## Depression Rates on the Rise in the US, CDC Study Finds
A new study released by the Centers for Disease Control and Prevention (CDC) has revealed that depression rates among adults in the US are on the rise. The study, which was conducted across all 50 states and Washington, D.C., found that nearly one in five American adults are diagnosed with depression. The findings were based on government data collected in more than 3,100 counties across the country in 2020 as part of the Behavioral Risk Factor Surveillance System survey.
### Higher Levels of Depression Found in Low-Income Areas
The CDC reported that higher levels of depression were found in adults living in low-income areas and regions with higher poverty rates and lower education levels. The findings suggest that these factors can negatively affect health and wellbeing.
### Geographic Variation in Prevalence of Depression
The study also found considerable geographic variation in the prevalence of depression, with the highest state and county estimates of depression observed along the Appalachian and southern Mississippi Valley regions. Among the most affected states were West Virginia, Arkansas, Alabama, Kentucky, and Tennessee.
### Nearly 74,000 Participants Reported Feelings of Depression
Out of all participants, nearly 74,000 reported feelings of depression, amounting to a weighted result of 47 million US adults (18.7%) who suffer from depression. The symptoms of depression can vary from person to person, ranging from feelings of excessive guilt or low self-worth to hopelessness and suicidal thoughts.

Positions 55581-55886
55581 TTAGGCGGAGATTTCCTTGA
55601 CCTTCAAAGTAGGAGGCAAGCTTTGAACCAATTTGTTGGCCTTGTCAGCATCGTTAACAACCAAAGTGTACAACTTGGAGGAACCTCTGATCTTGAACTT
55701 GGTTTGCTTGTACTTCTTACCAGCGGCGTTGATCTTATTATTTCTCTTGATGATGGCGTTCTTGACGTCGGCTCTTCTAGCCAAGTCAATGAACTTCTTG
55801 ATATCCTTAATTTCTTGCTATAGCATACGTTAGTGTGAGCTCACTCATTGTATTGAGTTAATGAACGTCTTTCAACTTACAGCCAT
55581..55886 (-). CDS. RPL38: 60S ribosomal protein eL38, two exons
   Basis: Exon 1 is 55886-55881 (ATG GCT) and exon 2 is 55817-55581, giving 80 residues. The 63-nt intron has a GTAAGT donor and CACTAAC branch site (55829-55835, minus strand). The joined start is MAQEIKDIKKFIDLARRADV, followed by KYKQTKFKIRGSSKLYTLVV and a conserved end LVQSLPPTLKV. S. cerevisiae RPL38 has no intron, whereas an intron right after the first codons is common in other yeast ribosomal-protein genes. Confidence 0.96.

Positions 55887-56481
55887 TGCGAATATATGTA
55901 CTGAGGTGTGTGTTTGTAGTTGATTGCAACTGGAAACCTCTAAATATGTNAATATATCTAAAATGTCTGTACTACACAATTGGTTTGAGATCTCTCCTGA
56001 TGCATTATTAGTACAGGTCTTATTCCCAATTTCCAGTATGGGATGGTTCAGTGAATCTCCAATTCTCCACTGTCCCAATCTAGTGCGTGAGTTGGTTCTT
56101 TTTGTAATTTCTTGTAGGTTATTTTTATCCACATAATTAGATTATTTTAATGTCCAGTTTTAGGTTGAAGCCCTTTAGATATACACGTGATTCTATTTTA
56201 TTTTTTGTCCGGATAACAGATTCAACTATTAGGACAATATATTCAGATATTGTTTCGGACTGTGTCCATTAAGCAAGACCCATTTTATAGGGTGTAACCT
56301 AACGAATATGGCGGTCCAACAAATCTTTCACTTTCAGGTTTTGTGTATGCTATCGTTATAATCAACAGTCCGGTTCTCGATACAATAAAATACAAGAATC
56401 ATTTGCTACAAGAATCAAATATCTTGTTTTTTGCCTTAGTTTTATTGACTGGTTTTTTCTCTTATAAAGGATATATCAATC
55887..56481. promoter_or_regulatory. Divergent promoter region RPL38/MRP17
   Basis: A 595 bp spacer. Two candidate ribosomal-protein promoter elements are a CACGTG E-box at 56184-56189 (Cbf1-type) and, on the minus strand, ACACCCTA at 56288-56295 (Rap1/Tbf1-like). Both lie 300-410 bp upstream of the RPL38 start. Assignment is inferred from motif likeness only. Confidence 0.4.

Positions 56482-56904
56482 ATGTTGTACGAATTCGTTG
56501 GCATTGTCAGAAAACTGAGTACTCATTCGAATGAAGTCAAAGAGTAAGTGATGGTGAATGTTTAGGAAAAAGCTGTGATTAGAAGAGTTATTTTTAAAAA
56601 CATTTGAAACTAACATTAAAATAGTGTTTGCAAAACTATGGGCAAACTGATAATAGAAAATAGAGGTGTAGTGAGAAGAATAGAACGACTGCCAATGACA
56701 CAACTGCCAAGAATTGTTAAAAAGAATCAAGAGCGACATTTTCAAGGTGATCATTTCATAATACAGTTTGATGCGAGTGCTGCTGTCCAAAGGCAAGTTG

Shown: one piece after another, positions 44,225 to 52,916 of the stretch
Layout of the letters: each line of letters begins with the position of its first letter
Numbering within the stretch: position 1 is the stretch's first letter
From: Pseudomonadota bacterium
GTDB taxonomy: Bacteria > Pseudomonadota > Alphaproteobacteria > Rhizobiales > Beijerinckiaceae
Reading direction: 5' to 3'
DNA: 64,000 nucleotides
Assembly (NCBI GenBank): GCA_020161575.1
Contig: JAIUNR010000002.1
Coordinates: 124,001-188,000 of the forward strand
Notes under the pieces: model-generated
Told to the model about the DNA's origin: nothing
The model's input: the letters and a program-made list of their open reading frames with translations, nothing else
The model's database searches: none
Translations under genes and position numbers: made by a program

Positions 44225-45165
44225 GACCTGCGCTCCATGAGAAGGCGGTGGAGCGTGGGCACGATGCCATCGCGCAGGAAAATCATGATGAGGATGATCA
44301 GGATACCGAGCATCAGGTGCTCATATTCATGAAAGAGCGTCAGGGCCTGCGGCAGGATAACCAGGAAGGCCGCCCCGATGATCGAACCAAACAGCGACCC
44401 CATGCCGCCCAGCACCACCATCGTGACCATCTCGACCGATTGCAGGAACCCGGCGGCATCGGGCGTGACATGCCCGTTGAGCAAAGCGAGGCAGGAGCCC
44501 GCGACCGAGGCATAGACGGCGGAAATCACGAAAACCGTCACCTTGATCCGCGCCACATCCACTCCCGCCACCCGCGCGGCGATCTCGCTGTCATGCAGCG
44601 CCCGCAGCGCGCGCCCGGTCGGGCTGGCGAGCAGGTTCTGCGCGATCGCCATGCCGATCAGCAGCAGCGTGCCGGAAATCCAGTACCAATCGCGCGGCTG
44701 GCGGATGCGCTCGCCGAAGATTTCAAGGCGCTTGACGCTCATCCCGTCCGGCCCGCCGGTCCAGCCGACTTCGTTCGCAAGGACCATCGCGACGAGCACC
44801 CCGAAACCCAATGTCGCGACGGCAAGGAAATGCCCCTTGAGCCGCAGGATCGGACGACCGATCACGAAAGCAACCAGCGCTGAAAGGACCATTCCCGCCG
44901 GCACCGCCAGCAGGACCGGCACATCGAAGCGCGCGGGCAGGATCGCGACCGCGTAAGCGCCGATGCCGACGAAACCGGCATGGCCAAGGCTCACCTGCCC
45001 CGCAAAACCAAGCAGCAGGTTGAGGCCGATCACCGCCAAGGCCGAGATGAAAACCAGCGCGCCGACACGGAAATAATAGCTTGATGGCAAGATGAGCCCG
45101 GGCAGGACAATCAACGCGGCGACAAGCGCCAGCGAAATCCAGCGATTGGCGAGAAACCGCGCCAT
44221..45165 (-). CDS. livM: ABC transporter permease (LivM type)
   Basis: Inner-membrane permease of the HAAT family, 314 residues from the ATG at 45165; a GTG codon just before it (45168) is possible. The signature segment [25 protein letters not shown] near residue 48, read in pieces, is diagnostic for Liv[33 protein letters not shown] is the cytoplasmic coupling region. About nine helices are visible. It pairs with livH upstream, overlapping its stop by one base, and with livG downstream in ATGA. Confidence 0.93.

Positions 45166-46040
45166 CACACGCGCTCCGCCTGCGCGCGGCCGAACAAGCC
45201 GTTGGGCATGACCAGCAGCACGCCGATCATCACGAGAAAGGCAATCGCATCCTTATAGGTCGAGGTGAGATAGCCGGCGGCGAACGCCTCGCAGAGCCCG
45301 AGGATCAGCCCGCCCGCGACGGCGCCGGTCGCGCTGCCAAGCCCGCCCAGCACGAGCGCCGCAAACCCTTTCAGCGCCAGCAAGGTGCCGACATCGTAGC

### Covid-19 Pandemic Contributed to Increase in Depression Rates
According to Dr. Rebecca Brendel, president of the American Psychiatric Association, the Covid-19 pandemic contributed to the increase in depression rates. “The fact that Americans are more depressed and struggling after this time of incredible stress and isolation is perhaps not surprising,” Brendel told CNN last month. “There are lingering effects on our health, especially our mental health, from the past three years that disrupted everything we knew.”
### Discussions of Mental Health Becoming More Mainstream
The study has a minor silver lining: it reveals that discussions of mental health are becoming more mainstream, meaning more people could seek the help they previously may have shied away from. While this will increase the rates of people diagnosed with depression, this could be a positive result long term. “We’re making it easier to talk about mental health and looking at it as part of our overall wellness just like physical health,” Brendel told CNN. “People are aware of depression, and people are seeking help for it.”